My 23 year old daughter walked to our local Target this afternoon. It’s something we all do – it’s only about four blocks away so it’s a good way to get exercise when you are only buying a few things.
She, however, is young, blond and pretty. Just about every time she goes to the store she gets cat calls and comments from men passing by. Once she was actually followed home from the store and had to sit in her car and wait for the middle-aged creep to drive away. He had pulled up next to her in the street in front of our house, so that she couldn’t open her car door, and was trying to strike up a conversation with her from his car. She pulled out her phone to call the police and he drove on.
Today she was stalked in the parking lot by a car containing two rough looking young men. She had earbuds in at the time, so she couldn’t hear what they said, but their facial expressions weren’t smiling or somewhat apologetic, which is what an innocent encounter of the “how do I get to the bank” variety would have looked like. They were driving slowly next to her, calling out to her.
She did what my husband had drilled her to do in a situation like this. She simply did an about face. They would have had to reverse or do a U-turn to continue driving next to her, and that apparently would have called too much attention to them, so they drove off. A few minutes later, however, she thought she saw their car approaching again so she called me.
My 16 year old son was in the room when I took the call and caught the tone of my voice and put two and two together from what I was saying, so he immediately put his shoes on and offered to come with me. The two of us jumped in the car and drove to Target. Halfway there I discovered he had grabbed my husband’s new wood-chopping ax and was cradling it in his lap. More, I think, in a show of solidarity for his sister than an actual plan to use it.
We picked her up, and she was fine, but she asked if we could drive around the parking lot to see if they were still there. If they were, she was going to call the police so that they didn’t hassle any other women. We didn’t see them, so we parked and walked into the store with her so she could complete her shopping (I did make the 16 year old stash the ax in the trunk).
She kept an eye out for the thugs in the store, but didn’t see them, so she relaxed a little and went on with her shopping.
I, on the other hand, was in full Mama Bear mode. Without really thinking about it, I found myself wandering away from my son and daughter and prowling the aisles, looking for two thugs with shaved heads and thick necks. Apart from those two details, I didn’t know what they looked like, but I figured two guys sporting the attitude she had described would probably stand out.
And I’m not sure what I was going to do. Take their photo, maybe – I held my phone in my hand as if it were a weapon. Report them to security, probably. Or if they didn’t look too threatening, I might have struck up a conversation and then given them a Mom-talking-to.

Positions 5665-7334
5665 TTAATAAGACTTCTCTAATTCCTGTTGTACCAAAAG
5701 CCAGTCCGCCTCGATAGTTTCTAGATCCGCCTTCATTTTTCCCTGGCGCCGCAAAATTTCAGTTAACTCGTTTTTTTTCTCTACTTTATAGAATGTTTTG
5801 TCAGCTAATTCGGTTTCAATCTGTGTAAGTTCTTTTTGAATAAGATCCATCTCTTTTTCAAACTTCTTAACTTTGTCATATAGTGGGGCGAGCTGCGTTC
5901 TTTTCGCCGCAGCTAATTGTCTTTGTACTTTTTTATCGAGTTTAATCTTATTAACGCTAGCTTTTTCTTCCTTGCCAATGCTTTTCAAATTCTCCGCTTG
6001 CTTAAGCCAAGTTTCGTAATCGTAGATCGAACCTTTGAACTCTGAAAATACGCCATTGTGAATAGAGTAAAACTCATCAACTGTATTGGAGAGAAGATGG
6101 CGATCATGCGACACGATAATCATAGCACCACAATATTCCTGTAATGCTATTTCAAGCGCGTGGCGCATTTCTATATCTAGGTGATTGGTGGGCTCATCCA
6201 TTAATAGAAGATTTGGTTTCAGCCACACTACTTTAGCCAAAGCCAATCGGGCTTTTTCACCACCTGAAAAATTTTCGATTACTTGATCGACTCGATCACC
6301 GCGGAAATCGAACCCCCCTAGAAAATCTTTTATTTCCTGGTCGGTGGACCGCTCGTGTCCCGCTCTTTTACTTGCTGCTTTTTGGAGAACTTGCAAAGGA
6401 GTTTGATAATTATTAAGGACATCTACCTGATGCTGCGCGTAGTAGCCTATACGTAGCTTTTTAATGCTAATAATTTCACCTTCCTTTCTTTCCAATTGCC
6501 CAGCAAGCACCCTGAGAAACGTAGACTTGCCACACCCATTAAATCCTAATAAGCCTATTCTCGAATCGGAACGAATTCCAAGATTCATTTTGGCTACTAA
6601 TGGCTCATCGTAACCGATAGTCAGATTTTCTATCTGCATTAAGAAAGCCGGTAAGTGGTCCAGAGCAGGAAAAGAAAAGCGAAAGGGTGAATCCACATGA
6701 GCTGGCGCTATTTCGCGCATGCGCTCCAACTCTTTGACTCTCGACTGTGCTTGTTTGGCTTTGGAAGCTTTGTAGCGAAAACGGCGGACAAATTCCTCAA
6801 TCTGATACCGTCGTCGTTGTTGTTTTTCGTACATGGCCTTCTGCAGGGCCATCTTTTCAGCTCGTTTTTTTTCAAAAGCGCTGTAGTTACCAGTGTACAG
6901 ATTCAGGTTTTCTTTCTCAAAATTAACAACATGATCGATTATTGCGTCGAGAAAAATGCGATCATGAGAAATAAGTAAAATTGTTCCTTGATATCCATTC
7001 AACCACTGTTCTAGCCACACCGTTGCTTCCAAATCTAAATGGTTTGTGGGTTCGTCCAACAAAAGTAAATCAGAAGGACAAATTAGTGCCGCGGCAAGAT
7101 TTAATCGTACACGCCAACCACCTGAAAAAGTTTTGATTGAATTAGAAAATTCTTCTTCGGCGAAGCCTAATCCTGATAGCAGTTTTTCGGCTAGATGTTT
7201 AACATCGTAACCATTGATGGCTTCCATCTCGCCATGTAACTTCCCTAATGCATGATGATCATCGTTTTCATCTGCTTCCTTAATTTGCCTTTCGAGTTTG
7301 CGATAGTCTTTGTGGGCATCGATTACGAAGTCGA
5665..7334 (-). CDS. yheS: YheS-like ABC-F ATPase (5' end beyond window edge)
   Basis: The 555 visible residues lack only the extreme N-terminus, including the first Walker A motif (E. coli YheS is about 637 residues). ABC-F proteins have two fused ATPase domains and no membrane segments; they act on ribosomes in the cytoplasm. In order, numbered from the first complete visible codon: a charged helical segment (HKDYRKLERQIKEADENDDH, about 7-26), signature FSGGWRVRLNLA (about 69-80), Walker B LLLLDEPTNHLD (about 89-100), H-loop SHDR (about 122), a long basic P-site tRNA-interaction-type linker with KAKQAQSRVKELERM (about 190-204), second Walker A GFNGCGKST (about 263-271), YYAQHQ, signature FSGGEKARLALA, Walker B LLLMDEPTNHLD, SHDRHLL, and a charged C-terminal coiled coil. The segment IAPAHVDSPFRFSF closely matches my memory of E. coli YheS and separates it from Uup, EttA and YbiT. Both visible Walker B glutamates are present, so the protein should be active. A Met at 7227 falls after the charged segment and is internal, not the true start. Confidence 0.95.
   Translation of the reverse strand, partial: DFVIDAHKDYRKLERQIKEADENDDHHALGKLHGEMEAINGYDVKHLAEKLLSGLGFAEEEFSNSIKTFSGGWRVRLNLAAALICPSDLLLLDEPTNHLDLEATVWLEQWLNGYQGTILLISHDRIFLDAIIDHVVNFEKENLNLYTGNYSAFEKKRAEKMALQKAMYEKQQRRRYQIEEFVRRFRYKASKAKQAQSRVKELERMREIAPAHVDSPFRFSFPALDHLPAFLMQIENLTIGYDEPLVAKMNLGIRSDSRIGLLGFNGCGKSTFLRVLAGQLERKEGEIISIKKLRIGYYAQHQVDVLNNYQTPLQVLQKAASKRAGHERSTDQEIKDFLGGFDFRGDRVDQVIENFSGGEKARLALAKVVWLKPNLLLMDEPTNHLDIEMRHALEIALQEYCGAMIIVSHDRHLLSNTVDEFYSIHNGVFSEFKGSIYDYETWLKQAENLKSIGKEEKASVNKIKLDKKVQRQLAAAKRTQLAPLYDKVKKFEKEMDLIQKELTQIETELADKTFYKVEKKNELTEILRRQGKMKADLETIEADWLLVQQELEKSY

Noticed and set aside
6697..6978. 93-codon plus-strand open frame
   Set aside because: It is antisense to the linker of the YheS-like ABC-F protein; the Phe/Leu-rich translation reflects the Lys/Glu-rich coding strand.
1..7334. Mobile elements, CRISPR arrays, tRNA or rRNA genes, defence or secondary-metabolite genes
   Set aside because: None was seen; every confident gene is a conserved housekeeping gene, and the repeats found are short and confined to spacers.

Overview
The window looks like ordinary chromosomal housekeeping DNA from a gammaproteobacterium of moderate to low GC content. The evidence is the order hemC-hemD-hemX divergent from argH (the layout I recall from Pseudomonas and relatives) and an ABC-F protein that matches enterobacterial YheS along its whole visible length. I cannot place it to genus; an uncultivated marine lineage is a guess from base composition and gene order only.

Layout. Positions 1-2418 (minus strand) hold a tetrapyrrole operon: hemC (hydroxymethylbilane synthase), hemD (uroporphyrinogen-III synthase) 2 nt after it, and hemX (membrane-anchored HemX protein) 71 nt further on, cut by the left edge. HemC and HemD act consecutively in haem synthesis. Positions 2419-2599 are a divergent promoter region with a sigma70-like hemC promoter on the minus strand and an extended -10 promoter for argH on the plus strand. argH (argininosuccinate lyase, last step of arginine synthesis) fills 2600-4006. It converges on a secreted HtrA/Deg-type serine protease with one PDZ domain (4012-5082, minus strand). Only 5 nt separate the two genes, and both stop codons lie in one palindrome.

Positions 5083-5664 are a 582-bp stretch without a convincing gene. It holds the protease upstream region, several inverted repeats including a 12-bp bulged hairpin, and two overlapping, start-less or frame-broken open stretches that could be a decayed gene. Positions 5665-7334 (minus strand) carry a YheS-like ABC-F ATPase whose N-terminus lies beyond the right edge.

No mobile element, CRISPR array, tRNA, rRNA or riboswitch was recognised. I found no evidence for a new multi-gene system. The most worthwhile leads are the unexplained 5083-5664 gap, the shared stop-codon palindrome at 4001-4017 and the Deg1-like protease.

It was a different dynamic for me, combing the aisles at Target looking for a couple of specific shoppers. I’m usually avoiding the other shoppers and looking for the items I need. In fact, I generally go there early in the morning on a week day so that I will have fewer shoppers to deal with.
But today I was looking them in the face, one at a time, searching for the misguided young men who had caused my daughter such pain.
After about five minutes of roaming the aisles looking at the shoppers, I had tears in my eyes. Because while I hadn’t found the thugs, I had come across a number of young to middle-aged men who were muscular and who looked like they could hold their own in a fight. But each time I saw one, I noticed he was there with this wife, his kids, his son, his girlfriend…
I saw men of different ages, different skin tones, different ethnicities, many of which have been falsely stereotyped as producing the type of men who cause trouble.
But I didn’t see trouble. I saw loving, kind men.
Young men joking with their girlfriends about buying a Santa onesie.
Young and middle-aged men wrangling their kids and pushing their cart while their wives shopped just ahead of them.
Middle aged-men showing their adolescent sons which razor to buy.
Men helping their mothers put a heavy bottle of detergent in the cart, pick up prescriptions, shop for cards.
By the time I met back up with my son and daughter, I was overwhelmed. Overwhelmed with the beauty of the people in the store, with their love for their families, with the sheer ordinariness of the afternoon. I had gone looking for trouble and humanity had proven me wrong.
Sure, there are jerks who objectify young women around. Sure, some of them can be dangerous, so she won’t be walking to the store by herself again. But the overwhelming majority of people are just beautiful.
I think I could have walked up to any one of the men I saw in that store today and asked for help, and they would have willingly given it. I think if they had seen my daughter being harassed in the parking lot, they would have offered to let her walk with their family.
I think we live in a fallen world and as a result, sin abounds and there are scary people out there. But I think they are outnumbered by the decent ones. At least, in my neighborhood they are.
And I don’t actually live on the “right” side of the tracks.